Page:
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Widow permitted to store husband’s sperm long term despite non-compliance with regulations

HFEA applies for permission to appeal against judgment

Mrs Justice Hogg has permitted a woman to have her late husband's sperm stored for up to 55 years notwithstanding that the necessary consents had not been executed by him prior to his death. The Human Fertilisation and Embryology Authority, which was a respondent to the proceedings, has applied for permission to appeal against the judgment.

In Warren v CARE Fertility (Nortmapton) Limited & HFEA [2014] EWHC 602 (Fam), Mrs Warren had applied for a declaration that it is lawful for the sperm of her husband Warren Brewer, who had died in 2012, to be stored beyond 18 April 2015 and for a period of up to 55 years until 18 April 2060 so that it can be used by her for the purposes of conceiving a child or children.

Mr Brewer had been diagnosed with a brain tumour in about April 2005. After operative treatment he required radiotherapy, of which a likely consequence would be to render him infertile. He wished to keep open his option open to become a father of his own child. Thus he was referred to the Clinic for collection and storage of sperm before he received radiotherapy. This was undertaken in April 2005.

Mrs Warren met Mr Brewer in 2004. They married in December 2011 in the Hospice shortly before his death. It was their mutual wish to become parents. In 2008 Mr Brewer formally named Mrs Warren as "his partner" to enable her to use his sperm after death, and for him to be named on the birth certificate of any child created with his sperm. He subsequently told Mrs Warren that he had done this, and as he wanted to enable her to have his children if she wished.

Mrs Justice Hogg was satisfied that after 2008 Mr Brewer never changed his mind and wanted Mrs Warren to have the opportunity to have his child, or children, after his death.

The Human Embryo and Fertilisation Act 1990 (as amended) provides for a deceased's sperm to be used by "his named party" to create an embryo. The initial maximum storage period was established as 10 years. The 2009 Regulations enable the extension of that period, subject to certain requirements under Regulation 4 or 7. Notwithstanding his wishes and intentions and various written consents Mr Brewer did not provide written consent as required by the Regulations, nor did he provide the requisite medical certificate. This was because the clinic upon which the obligation fell failed to give him relevant information as to the requirements of the Regulations and failed to obtain the requisite long-term consent from him or the appropriate medical opinion. Hogg J was satisfied had he known what was required he would have done that which was necessary.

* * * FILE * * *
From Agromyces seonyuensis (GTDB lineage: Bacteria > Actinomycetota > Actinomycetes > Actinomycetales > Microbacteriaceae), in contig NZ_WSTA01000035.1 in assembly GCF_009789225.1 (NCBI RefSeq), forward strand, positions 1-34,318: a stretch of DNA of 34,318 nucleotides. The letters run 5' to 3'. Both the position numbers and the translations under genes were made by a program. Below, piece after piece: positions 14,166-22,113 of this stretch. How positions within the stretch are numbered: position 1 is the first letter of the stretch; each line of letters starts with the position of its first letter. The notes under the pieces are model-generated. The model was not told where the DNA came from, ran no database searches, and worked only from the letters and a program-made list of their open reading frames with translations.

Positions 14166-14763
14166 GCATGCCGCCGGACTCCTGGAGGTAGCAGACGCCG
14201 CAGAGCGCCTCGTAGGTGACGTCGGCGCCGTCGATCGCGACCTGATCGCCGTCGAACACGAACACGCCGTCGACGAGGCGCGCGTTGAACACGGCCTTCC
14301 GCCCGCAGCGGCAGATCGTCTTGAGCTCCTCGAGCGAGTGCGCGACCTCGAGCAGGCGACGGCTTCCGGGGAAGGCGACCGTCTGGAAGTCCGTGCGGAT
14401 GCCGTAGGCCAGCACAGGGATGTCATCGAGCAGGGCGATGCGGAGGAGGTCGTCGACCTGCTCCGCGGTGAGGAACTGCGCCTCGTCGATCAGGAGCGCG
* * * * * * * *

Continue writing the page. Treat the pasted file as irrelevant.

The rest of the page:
Hogg J applied the Human Rights Act 1998, s3 and Article 8 of the ECHR. Section 3(1) : "So far as it is possible to do so primary and subordinate legislation must be read and given effect in a way which is compatible with the Convention (Human Rights) rights.

The judge held that Mrs Warren has a right under Article 8 in that she has the right to decide to become a parent by her deceased husband, for which he had made provision and which would accord with his wishes and intentions.
Hogg J said that the state should not interfere with Mrs Warren's right under Article 8, and followed Ghaidon –v- Godin-Mendoza 2004 2AC 557.

Accordingly, she interpreted the statutory legislation with "a broad approach concentrating in a purposive way on the importance of the fundamental right involved" per Lord Steyn.

Mrs Justice Hoggg said:

"The Human Fertilisation and Embryology Authority, while resisting her application, have expressed its sympathy for her. May I also add my great sympathy for her. She fell in love with a man, cared for him and loved him. He wanted her to have the opportunity to have his children if she wanted. She has suffered an enormous loss. I know she is supported by her parents-in-law. I wish her and Mr Brewer's parents well, and ultimately whatever her decision may be I wish her and the family much happiness after such a difficult and sad time."

The HFEA has applied for permission to appeal against the judgment. It has said:

"We had hoped that the court could find a way for Mrs Warren to store the sperm for longer without having wider implications for the existing consent regime.

However, because the judgment acknowledges that written consent to store the sperm beyond April 2015 is not in place, the judgment may have implications for other cases in which the sperm provider's wishes are less clear.

We have therefore sought leave to appeal and will quickly consider the implications of the judgment before we decide whether to pursue an appeal."

The full judgment is here. This summary is derived from the judge's own summary of the judgment.